ByMatt Kranis, writer at
President of the Salacious Crumb Fan Club. Staff Writer at Movie Pilot. Twitter: @Matt_Kranis
Matt Kranis

This summer has seen pretty dismal profits for Hollywood's massive slate of sequels. But it looks like Disney-Pixar's upcoming Finding Dory could turn the tides and swim its way to box office success.

As The Wrap reported, Finding Dory is projected to make $125 million on its opening weekend, making it one of the few sequels this summer to surpass its predecessor.

Finding Nemo made $70.3 million on its opening weekend back in 2003, which the sequel should easily beat, even if it doesn't reach the lofty $125 million opening. So far, 2016 has seen 16 widely released sequels with all but Captain America: Civil War and Batman v Superman: Dawn of Justice failing to beat their most recent predecessors at the box office. The only other film to buck the trend this summer has been The Conjuring 2, which made the same amount as the first film during its opening last weekend.

Finding Dory would be Disney's second sequel win of the summer following Civil War, though it's also been hit pretty hard by the sequel slump. Alice Through the Looking Glass was a certified bomb during its Memorial Day weekend release, making $26.1 million over the holiday compared to the first film's $116.1 million opening weekend six years ago.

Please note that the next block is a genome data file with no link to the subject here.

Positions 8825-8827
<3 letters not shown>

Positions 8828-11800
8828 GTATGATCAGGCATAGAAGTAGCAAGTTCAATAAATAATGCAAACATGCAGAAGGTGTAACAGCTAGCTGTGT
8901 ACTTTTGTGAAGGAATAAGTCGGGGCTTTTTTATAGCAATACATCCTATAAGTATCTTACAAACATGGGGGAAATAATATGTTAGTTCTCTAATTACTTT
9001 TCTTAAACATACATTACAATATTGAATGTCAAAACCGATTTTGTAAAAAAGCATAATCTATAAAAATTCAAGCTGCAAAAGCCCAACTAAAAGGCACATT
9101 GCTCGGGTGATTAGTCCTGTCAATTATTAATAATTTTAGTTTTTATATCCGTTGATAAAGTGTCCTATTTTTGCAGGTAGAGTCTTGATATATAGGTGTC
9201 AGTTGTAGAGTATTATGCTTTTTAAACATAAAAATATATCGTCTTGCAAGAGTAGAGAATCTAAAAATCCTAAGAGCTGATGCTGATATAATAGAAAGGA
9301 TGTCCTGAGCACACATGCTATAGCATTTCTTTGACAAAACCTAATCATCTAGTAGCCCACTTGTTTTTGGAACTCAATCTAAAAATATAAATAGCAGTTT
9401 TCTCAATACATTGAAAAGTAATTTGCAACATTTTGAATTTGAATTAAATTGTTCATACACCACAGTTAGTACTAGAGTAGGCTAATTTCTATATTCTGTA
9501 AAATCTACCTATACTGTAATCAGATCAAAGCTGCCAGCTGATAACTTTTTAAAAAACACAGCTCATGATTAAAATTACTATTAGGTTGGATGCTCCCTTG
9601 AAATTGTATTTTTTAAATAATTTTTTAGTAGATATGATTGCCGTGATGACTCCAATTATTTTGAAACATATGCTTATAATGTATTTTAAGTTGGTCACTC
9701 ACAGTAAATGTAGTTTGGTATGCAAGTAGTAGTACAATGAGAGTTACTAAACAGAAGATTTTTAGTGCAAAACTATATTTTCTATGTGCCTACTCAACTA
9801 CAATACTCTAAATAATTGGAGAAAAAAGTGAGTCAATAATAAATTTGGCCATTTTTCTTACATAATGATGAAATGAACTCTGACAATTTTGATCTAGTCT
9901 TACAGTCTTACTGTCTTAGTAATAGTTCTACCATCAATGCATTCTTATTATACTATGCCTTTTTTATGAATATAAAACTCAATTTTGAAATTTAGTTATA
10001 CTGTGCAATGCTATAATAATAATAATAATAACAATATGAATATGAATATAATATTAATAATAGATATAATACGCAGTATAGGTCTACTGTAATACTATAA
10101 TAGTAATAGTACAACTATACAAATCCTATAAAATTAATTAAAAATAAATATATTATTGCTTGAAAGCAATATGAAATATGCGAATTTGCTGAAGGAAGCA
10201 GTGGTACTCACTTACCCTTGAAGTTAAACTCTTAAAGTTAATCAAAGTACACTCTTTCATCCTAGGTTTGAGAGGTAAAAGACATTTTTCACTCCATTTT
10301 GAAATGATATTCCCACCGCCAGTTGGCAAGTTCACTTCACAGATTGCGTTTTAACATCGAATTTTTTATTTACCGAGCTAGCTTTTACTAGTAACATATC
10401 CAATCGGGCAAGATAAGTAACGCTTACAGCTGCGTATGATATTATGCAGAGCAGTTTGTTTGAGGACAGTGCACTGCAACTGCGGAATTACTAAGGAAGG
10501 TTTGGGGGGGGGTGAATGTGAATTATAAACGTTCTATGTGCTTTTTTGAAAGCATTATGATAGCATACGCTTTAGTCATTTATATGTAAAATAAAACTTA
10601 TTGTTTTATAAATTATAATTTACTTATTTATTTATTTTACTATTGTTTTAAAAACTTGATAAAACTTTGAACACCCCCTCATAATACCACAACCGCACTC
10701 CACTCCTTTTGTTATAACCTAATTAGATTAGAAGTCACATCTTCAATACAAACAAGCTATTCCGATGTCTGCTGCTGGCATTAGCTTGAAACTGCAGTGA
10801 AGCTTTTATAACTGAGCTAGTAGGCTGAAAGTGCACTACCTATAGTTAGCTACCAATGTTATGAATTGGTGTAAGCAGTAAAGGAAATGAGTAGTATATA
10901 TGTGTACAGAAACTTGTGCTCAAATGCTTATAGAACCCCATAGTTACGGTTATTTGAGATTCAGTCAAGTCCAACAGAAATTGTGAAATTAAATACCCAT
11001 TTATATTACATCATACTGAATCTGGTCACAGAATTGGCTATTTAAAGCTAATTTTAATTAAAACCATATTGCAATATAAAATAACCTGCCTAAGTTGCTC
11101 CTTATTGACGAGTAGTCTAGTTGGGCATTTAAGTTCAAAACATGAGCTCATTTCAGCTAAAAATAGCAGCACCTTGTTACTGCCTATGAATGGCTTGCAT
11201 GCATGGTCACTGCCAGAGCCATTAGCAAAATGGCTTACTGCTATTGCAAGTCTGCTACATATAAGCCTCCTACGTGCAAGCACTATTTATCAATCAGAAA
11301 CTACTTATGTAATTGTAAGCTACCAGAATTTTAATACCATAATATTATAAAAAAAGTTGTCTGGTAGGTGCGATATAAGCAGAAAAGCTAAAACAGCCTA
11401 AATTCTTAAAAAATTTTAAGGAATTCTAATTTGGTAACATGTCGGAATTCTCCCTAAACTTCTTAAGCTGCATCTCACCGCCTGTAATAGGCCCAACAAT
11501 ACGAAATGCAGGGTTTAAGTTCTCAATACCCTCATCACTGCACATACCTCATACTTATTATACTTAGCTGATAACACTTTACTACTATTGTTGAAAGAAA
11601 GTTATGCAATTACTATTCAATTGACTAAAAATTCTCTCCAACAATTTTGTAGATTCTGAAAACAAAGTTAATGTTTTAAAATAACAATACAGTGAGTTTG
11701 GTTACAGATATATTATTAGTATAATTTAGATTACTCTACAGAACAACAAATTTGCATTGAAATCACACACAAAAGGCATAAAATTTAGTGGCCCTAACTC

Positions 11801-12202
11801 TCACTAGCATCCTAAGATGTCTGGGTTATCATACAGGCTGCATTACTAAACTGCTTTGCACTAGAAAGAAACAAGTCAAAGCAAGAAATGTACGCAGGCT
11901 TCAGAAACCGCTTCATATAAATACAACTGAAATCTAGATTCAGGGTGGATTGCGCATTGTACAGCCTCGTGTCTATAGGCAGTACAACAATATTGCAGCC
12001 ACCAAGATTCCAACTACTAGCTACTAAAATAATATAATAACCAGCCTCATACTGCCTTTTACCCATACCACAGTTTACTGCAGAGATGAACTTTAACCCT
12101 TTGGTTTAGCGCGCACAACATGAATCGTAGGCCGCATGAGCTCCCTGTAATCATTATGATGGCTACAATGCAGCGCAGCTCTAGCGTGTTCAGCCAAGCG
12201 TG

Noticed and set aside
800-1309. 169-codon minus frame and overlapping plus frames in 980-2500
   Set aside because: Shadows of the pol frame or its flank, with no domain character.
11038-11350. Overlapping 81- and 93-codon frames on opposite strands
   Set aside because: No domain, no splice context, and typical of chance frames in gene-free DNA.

Why Are Sequels Failing?

Hollywood execs have had trouble determining why so many sequels have failed this summer. As one anonymous executive told The Wrap:

"We really don’t know what’s going on. It’s been happening all for individual reasons. Is the audience saying, ‘I don’t want to see a sequel’? I don’t think so."

Another anonymous executive said:

"It’s not about slapping a name on a film. It has to be good."

The success of Civil War and BvS shows that audiences aren't biased against sequels. But underperformers like X-Men: Apocalypse, Teenage Mutant Ninja Turtles: Out of the Shadows, and Now You See Me 2 show that audiences aren't going to flock to a film just because it's familiar. While there's no way to guarantee a film's success, studios would be smart to focus their efforts on making entertaining, engaging films instead of just perpetuating franchises. After all, if a movie's legitimately good, then audiences will probably want to see it.

Finding Dory hits theaters on June 17. Do you plan on seeing the Disney-Pixar adventure? Why do you think so many sequels have failed this summer? Let us know in the comments.

[Source: The Wrap]


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